As the economic instability from COVID-19 gives way to an economic resurgence, it appears that many of us are turning our attention to something that’s been around for decades but has recently piqued national interest - inflation. In fact, a recent study found that people are Googling the word “inflation” at a rapid rate, with a peak not seen since 2008.1
Since the start of the COVID-19 pandemic, six major stimulus bills totaling around $5.3 trillion have passed. With these efforts to alleviate pandemic-fueled financial strife, are inflation levels being impacted?
Federal Reserve Chair Jerome Powell has said that inflation is likely to pick up as the economy recovers from the pandemic, but he believes it will be temporary. Current data support his view, with 5-year breakeven inflation expectations lower than 10-year inflation expectations. Powell has also stated that the central bank plans to keep short-term rates anchored near zero through 2023.2
As you consider any potential adjustments due to inflation, here’s a reminder about what inflation is and how it can affect you and your wealth.
What Is Inflation?
Inflation is defined as an upward movement in the average level of prices. As prices rise your $1 buys less.
Consider the price of milk over 100 years (1913-2013):
In 1913, nine cents would buy a quart of milk. Fifty years later, nine cents would only buy a small glass of milk.
And 100 years later, nine cents would only buy about six tablespoons of milk.
$0.09 = 1 Quart
$0.09 = 1 Small Glass
$0.09 = 6 Tablespoons
In US dollars. Source for 1913 and 1963: Historical Statistics of the United States: Colonial Times to 1970/U.S. Dept. of Commerce. Source for 2013: United States Department of Labor, Bureau of Labor Statistics, Economic Statistics, Consumer Price Index–Average Price Data.
How to 'See' Inflation In Real-Time
Each month, the Bureau of Labor Statistics releases a report called the Consumer Price Index (CPI) to track fluctuations in prices.
The CPI was developed based on information provided by families and individuals on purchases made in the following categories:3
- Food and beverages
- Medical care
- Education and communication
- Other groups and services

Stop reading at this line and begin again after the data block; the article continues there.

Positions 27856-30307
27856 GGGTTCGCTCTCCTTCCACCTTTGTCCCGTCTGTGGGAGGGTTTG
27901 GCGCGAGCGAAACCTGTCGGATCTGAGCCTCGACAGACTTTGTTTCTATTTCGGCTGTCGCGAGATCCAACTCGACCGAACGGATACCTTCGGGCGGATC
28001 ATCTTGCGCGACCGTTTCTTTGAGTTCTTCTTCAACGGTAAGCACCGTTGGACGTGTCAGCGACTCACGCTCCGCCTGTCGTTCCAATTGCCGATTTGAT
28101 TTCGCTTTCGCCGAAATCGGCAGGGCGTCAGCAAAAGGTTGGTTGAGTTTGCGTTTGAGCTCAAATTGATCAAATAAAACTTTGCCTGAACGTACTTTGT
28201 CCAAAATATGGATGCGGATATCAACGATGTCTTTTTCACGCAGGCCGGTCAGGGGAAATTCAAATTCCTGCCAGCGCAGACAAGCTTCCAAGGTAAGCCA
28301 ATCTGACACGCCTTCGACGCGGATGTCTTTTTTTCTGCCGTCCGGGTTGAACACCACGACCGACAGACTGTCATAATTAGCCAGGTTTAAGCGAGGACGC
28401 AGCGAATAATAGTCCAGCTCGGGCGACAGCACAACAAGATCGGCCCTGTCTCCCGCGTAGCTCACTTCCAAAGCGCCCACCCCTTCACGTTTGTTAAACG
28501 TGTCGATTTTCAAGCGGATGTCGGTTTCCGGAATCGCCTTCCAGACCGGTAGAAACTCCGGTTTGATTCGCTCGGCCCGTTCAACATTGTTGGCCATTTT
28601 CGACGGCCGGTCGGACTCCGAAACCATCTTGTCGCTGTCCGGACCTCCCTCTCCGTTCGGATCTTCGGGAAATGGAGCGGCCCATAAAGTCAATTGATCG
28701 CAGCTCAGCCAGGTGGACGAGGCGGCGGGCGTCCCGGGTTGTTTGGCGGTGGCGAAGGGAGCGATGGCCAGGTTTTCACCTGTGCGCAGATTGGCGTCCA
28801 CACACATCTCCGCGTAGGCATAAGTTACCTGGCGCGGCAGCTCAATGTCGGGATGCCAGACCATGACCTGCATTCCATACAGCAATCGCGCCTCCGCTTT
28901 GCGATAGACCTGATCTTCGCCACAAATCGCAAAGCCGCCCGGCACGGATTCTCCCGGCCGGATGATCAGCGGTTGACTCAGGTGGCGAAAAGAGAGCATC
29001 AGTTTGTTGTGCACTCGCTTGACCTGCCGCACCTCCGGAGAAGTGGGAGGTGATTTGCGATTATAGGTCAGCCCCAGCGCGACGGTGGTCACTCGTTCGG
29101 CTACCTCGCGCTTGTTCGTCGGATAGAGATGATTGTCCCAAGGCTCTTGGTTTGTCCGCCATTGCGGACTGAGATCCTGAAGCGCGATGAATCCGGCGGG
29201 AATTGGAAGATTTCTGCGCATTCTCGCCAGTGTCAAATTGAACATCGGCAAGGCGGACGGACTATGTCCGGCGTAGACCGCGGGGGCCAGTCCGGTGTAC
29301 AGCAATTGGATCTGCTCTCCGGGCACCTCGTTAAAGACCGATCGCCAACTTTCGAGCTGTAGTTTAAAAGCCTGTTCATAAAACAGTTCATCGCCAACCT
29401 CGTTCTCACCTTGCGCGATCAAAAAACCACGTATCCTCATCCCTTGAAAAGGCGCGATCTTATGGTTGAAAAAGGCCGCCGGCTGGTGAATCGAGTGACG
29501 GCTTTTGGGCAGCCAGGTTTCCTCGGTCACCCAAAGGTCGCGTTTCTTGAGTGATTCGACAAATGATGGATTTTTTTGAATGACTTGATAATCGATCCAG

While it’s the commonly used indicator of inflation, the CPI has come under scrutiny. For example, the CPI rose 1.4 percent between January 2020 and January 2021 – a relatively small increase. A closer look at the report, however, shows the movement in prices on various goods tells a different story. Used car and truck prices, for example, rose 10 percent during those 12 months.4
Inflation & You
Since money today will likely buy less tomorrow, one solution is to seek investment growth on a specific portion of your portfolio. If your invested dollars grow sufficiently, your purchasing power should remain the same. Towards confronting this challenge, we build personalized portfolios and financial plans that expect inflation to decrease the value of a dollar between two and four times over a lifetime.
Inflation can also affect your investments in several other ways. Beyond its eroding effect on purchasing power, it can reduce your rate of return and influence the Federal Reserve.
Rate of Return
Inflation reduces the real rate of return on investments. Say an investment earned six percent over a 12-month period. During that time, let's say inflation averaged about 1.5 percent. That would mean that your investment’s real rate of return would have been 4.5 percent - not six percent.
The Federal Reserve
In addition, inflation can attract the attention of the Federal Reserve. If they want to take action to influence inflation, the Federal Reserve has several tools to reduce the amount of money in circulation. Hypothetically speaking, a smaller supply of money means less spending - which could equal lower prices and lower inflation.
With so many changes over the past year or so - and with the CPI rising 4.2% between April 2020 and April 2021 and 5.0% between May 2020 and May 2021 [updated June 10, 2021]5- it is no wonder investors and consumers are concerned about the rate of inflation today. When inflation is low, it’s easy to overlook how rising prices are affecting a household budget. And when inflation is high, it garners the attention of the media and may make it more tempting to question if changes to your financial plan and portfolio are necessary.
If you’re concerned about the inflation rates we’re seeing in 2021, talk to us about your finances to determine if changes need to be made or if you and your portfolio are already well-prepared.
Our Clients Are Well-Prepared
Inflation is unpredictable, but it is also a known risk. Consider how we handle "known risks" in other areas of life: For example, homebuilders know all about earthquakes in California, and with those known risks in mind they build safe, beautiful homes.
Similarly, we build portfolios and financial plans that seek to confront inflation head-on. We expect your cost of living to double, perhaps even quadruple, or more, over the average lifetime. We've positioned clients' portfolios to be well-prepared for this challenge.
This content is developed from sources believed to be providing accurate information. It may not be used for the purpose of avoiding any federal tax penalties. Please consult legal or tax professionals for specific information regarding your individual situation. The opinions expressed and material provided are for general information, and should not be considered a solicitation for the purchase or sale of any security.